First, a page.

DoD C4ISR market revenue to benefit from COTS and IoT systems

MOUNTAIN VIEW, Calif. Analysts at Frost & Sullivan say they expect U.S. Department of Defense (DoD) command, control, communications, computers, intelligence, surveillance, and reconnaissance (C4ISR) spending to be flat through 2020 due to force structure reductions. However, activity and revenues should increase for the application of commercial off-the-shelf (COTS)-based computing, security, storage, networking, and collaboration tools. Internet of Things (IoT) systems along with cloud and big data technologies will be necessary to complement the adoption of COTS-based smart phones, tablets, wireless networks and productivity applications of all kinds.

The Department of Defense's (DoD’s) appetite for cloud computing virtualized ‘as a service’ enterprise networks will grow dramatically, despite lingering security concerns, Frost analysts say.

New analysis from Frost & Sullivan, US DoD C4ISR (http://bit.ly/1WMW9B2), According to a Frost analysis -- "US DoD C4ISR" a total of $39.54 billion has been earmarked for 2016 DoD programs for C4ISR, electronic warfare, and information operations as well as multipurpose technologies. This is an increase of 8.8 percent from 2015. The C4ISR spending will continue to grow at a compound annual growth rate (CAGR) of 1.4 percent during 2014 through 2020.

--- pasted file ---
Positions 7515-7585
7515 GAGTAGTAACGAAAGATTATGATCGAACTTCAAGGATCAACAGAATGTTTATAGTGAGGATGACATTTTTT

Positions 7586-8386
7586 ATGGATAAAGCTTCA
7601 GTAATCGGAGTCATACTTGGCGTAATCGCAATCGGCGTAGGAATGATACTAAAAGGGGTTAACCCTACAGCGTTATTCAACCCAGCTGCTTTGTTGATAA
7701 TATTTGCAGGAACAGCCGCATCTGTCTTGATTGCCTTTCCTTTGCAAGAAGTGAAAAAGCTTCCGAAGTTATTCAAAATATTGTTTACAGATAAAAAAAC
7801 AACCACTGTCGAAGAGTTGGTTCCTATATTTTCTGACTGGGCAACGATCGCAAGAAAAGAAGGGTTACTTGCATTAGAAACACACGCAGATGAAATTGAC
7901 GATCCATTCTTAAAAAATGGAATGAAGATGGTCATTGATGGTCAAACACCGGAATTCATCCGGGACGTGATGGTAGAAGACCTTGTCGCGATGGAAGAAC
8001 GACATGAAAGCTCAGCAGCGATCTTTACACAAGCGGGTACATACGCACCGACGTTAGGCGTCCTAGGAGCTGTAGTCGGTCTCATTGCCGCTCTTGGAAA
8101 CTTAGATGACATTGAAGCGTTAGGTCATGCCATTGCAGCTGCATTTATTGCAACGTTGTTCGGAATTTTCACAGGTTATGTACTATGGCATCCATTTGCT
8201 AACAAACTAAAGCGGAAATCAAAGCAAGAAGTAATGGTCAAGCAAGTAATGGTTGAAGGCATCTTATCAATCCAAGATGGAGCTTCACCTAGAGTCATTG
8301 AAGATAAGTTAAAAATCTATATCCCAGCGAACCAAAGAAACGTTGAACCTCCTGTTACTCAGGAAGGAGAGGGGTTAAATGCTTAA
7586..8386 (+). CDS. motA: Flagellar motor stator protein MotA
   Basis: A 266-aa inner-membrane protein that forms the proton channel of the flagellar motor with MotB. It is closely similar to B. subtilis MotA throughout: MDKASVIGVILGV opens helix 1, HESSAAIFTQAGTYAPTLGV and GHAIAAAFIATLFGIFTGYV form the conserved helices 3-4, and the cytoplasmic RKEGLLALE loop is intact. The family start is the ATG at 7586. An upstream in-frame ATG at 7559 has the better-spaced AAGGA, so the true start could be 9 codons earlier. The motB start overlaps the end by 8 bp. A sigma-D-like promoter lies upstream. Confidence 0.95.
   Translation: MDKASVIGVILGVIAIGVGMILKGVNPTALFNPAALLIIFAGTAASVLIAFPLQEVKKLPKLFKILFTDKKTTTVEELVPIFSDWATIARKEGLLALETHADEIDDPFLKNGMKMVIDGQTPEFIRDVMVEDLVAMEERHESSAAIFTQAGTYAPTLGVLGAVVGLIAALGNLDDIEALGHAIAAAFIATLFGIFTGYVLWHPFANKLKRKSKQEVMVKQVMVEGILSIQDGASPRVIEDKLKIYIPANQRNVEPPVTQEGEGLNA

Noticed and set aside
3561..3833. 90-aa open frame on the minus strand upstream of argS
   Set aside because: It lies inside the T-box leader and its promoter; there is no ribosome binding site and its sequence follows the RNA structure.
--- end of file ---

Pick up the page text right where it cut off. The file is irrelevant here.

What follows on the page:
“Sharp procurement spikes without significant corresponding research reductions for ballistic missile defense, unmanned vehicles and satellites resulted in a substantial uptick in requested 2016 C4ISR spending,” says Brad Curran, Senior Industry Analyst for Frost & Sullivan Aerospace & Defense.

Combat systems integration, collaborative targeting and improved surface ship self-defense are priorities for the U.S. DoD through 2020, according to Frost. Its focus will be on these areas as well as moderately priced mature technologies and proven services.

“With C4ISR products and services likely to experience price and technology upgrade pressure from the commercial process control, imagery, IT as well as energy and power industries, market participants must quickly revise their strategies for success,” Curran says. “Additionally, adequate emphasis on maintenance, spares, logistics and training services will be essential for new sales.”

In 2014, the top 10 firms held 40.9 percent of U.S. DoD C4ISR contract value. Their growth rates and margins going forward will depend on the extent to which they adapt to emerging market requirements.

For more analysis from Brad Curran and Frost & Sullivan, read:

C4ISR funding a bright spot in military electronics marketMilitary radio & networking market to embrace commercial tech

For more on Frost & Sullivan, visit www.frost.com. For more information on this research, visit: http://bit.ly/1WJp4ev.